By Lauren Umek
I have dedicated my young life to the irrelevant. This is a fact that has recently become clear and embarrassing for me. As a 2ndyear PhD student, I scour literature, prepare a research proposal and “pitch” my research to anyone who will hear me. I’m not alone. All of us so called “urban” ecologists are fooling ourselves into thinking that the ecological interactions we observe, quantify and publish are relevant to anyone other than ourselves.
Ecologists, by definition study the biotic and abiotic interactions of natural areas. In the Chicagoland area, these are typically lands owned by local forest preserves. While this focus is appropriate given the history of our discipline, it is perhaps a bit outdated in our urban and urbanizing era. It has increasingly obvious to me that very little attention, ecologically, is paid to the “nature” that most metropolitan inhabitants (myself included) interact with on a very regular basis. The more urbanized versions of nature are where people more frequently touch, smell, enjoy, fear or interact with plants and animals. This form of nature includes yards, parkways, planted streetside boxes, medians, parks and the lakefront. Ecologically, we know little about these pockets of nature in and of themselves or how these unique ecological assemblages contribute to regional and global ecological services (I avoid the term “novel ecosystems” here, for fear us using a controversial buzz word, but it could apply). Yet clearly, these pockets, strips and boxes of everyday nature provide some service that is valuable to society aesthetically and potentially economically.
As an ecologist, I’ve always wondered about the ecological processes that occur around me daily, but never had the opportunity to explore them. My research is relegated to the suburban forest preserves, places I [and my peers, I suspect] would otherwise visit on occasion, if at all. At first, I was very embarrassed to admit that I would not likely visit the traditional interpretation of the “outdoors” if I wasn’t paid to do so, but I’m now embarrassed that we do not study the outdoors that most people experience regularly. However, I’ve recently overcome this embarrassment and embraced the realization that as city dwellers, we still interact with nature on a regular basis. However, this nature is not readily defined, acknowledged or explored intellectually by ecologists. The attractive organisms of these urban ecosystems rarely fit any definition of native, or “natural” but are still photosynthesizing, sequestering carbon, absorbing rainfall, providing food and habitat for birds and mammals, moving pollen, distributing seeds and providing “ecosystem services”. I suspect that the study of these non-traditional, urban patches would reveal the wealth of biodiversity, ecological interactions and ecosystem services and how these spaces influence the social and economic aspects of the city.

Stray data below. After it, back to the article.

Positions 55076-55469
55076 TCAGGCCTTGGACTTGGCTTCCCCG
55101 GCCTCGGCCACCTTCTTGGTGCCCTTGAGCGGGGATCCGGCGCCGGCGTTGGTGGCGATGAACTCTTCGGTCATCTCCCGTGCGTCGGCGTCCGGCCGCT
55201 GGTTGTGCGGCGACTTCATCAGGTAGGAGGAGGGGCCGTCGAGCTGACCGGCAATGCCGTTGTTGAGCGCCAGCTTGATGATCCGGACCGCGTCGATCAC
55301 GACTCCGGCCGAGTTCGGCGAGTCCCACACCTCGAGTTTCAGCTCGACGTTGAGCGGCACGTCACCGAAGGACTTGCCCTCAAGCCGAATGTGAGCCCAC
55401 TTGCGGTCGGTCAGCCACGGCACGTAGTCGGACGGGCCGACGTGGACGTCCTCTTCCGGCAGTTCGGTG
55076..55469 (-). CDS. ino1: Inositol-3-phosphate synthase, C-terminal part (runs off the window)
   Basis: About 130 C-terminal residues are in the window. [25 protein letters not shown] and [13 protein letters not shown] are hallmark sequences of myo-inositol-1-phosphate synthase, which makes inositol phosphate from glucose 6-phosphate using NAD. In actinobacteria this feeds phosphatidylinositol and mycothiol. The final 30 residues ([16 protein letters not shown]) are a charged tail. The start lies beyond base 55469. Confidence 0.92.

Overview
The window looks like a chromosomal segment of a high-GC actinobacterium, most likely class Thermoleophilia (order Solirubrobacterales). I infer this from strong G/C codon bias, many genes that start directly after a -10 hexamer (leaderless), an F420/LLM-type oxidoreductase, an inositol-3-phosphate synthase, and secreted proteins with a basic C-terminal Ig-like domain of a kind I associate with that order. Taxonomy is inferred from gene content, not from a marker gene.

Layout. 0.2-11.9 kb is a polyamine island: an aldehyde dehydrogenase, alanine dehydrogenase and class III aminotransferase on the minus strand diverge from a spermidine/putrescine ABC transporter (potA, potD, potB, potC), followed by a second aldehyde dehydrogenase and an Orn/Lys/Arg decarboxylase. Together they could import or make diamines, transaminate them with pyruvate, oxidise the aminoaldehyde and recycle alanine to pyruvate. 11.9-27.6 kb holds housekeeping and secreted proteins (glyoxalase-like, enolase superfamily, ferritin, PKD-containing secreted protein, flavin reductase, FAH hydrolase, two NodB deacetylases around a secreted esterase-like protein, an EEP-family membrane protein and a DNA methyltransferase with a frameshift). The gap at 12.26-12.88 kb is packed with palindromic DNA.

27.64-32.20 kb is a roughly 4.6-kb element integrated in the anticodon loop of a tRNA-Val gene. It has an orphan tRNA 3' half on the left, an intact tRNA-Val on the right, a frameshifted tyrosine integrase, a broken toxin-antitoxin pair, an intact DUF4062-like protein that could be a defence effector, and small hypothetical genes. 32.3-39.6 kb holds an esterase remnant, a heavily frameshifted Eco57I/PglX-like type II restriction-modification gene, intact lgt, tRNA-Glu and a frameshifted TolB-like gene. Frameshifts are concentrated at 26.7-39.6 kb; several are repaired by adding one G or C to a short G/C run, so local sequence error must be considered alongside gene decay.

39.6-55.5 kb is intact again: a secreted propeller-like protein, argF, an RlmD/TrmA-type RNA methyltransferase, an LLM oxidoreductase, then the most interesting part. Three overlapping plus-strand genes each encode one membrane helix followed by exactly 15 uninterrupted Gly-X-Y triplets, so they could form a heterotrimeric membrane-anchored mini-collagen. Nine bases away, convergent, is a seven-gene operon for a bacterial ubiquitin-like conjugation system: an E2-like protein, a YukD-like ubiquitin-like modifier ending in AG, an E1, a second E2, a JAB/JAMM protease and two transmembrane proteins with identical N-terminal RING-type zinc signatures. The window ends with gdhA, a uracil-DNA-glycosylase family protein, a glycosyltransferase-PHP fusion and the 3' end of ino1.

Despite its recent emergence, the discipline of urban ecology nudges us to the city’s periphery, where high rises and 6 flats give way to strip malls and single family homes. These surburban areas are where our urban “nature”, the county forest preserves resides. When I reflect upon my daily life outside of my profession, I often wonder how often I would even visit these places I spend my career studying them. My daily interactions with nature include my 3rd floor deck, small urban garden, the parkway trees and gardens between my house and my L stop, the plantings along the CTA ramp, concrete boxes with seasonal annuals, the quad on campus and the green roof where I usually eat lunch or take a mini break from my computer. These landscapes are well manicured and include a variety of non-native, and possibly a few native species. But does this make them any less ecologically significant? I enjoy the shade, the colors, the smells and the critters scurrying around them as I go about my daily life as a city dweller.
This rant on the ecology of the irrelevant also stems, in part, from my wish to not be a car owner. I own a Prius. I love my car,but also hate it. Aside from the cost and maintenance of this fancy box of technology, I’m embarrassed by my need for a 4 wheeled vehicle in a city with bike lanes, a decent public transportation system and a neighborhood where almost anything I could possibly want is within 1 mile or can be delivered within an hour or a few days. Why do I have a car? So that I can work in the forest preserves. Professionally, it is required that I abandon the nature that I know and love, and learn about this “other” perhaps more traditional form of nature. If it weren’t my job, would I even go to these forest preserves? When I want to go for a walk and experience nature, I head about 2.5 miles east to the lake, or to the river park system about a 10 minute walk away from my house, or I explore my neighborhood. I can only hope, as we, as both citizens and ecologists increase our awareness of the nature and ecology of daily interactions between humans and the rest of nature that, we will begin to explore this ecology of the relevant.